Intel is throwing its hat in the smart glasses ring, with a new platform called Vaunt. They glasses come in several different styles and work with prescriptions, and generally look and feel like an ordinary set of glasses… but when you’re wearing them you’ll be able to see what looks like a screen in front of your right eye.
The Verge got an early look at Intel’s Vaunt glasses and reports that the company will launch an early access program for developers later in 2018.
Intel obviously isn’t the first company to develop a smart wearable heads-up display. One of the highest profile examples has been Google Glass, which was originally launched as a revolutionary new product category that would one day be aimed at consumers… and which eventually became something that factory workers and medical professionals might use on the job.
Vaunt strips back some of the features included in Google Glass. There’s no speaker. There’s no camera. And the glasses weigh just 50 grams, including the lenses, batteries, processor, Bluetooth chip, and a laser projector (using VCSEL technology) that paints a 400 x 150 pixel image onto the lens, where it’s reflected back to your eye.
The low-power laser doesn’t do full color. It’s a red monochrome projector only, so expect to see more text than graphics.
The idea is that Vaunt pairs with an iPhone or Android device and displays notifications about things like incoming calls, text messages, or navigation directions.
It’s easy to ignore the display when there’s nothing you need to look at. But when a new message pops up, you’ll probably spot it in your peripheral vision and you can check the message with a quick flick of your eye rather than by pulling out your phone or even lifting your wrist to look at your smartwatch.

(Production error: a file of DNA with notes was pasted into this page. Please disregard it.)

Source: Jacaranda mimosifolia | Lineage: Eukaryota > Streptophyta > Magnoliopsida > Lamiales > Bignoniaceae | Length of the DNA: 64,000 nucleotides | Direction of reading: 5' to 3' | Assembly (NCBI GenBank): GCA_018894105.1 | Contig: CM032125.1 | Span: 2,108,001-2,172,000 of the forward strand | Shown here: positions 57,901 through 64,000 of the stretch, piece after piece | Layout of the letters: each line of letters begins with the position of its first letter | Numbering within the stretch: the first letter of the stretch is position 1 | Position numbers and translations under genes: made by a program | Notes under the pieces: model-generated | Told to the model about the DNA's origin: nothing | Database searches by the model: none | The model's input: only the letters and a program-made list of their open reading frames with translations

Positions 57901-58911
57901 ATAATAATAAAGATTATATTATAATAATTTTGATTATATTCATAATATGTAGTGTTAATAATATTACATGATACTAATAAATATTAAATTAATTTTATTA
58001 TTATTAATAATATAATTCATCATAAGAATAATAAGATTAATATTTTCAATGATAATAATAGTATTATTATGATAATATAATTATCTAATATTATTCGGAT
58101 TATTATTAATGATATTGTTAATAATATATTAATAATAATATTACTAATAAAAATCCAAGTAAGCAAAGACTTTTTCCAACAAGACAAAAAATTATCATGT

Not only does the relatively simple technology allow Vaunt to be light-weight, but it also helps with battery life: while Google Glass only runs for a few hours at a time, Vaunt is designed to last all day (up to 18 hours). It can do that because a lot of the work is actually happening on your phone, with the glasses mostly using power for the Bluetooth connection and the projector.
The Verge’s Dieter Bohn says the demo unit he tested didn’t have a microphone, but Intel is considering adding one so that Vaunt can work with Alexa, Google Assistant, or other voice assistants. You’d be able to ask for directions, recipes, or sports, news, or weather updates and see them at a glance without using your phone or listening to a speaker.
Overall, Vaunt isn’t so much a standalone device as a new way of interacting with your existing device… most likely your smartphone. Think of it like a display: your desktop PC is still a PC even if you don’t plug in a monitor. But it’s a lot easier to interact with when you can turn on a screen and look at the user interface. Your phone already has a screen, but it’s not that useful when it’s stuffed in your pocket. Vaunt is an always-on screen that can show a subset of information from your phone without your having to do anything special.
There’s no word on when Vaunt will be available to the public, how much it’ll cost, or if it’ll eventually wind up being an enterprise-only product like Google Glass has become. But The Verge says Intel plans to start offering early versions of the hardware to developers later this year in hopes of getting them to create third-party apps and experiences for the platform before it’s released more widely.
It’s also possible that by the time Vaunt is ready to go, it won’t just be an Intel project. The company is reportedly looking to sell a stake in its Augmented Reality division so that Intel and that partner would bring Vaunt to market together. Among other things, that could mean Intel is looking for a company with more experience selling products through retail channels… like eyeglass stores.
Fun fact: Intel filed for a trademark on “Vaunt” in November, covering augmented reality glasses and computer software for VR and AR, among other things.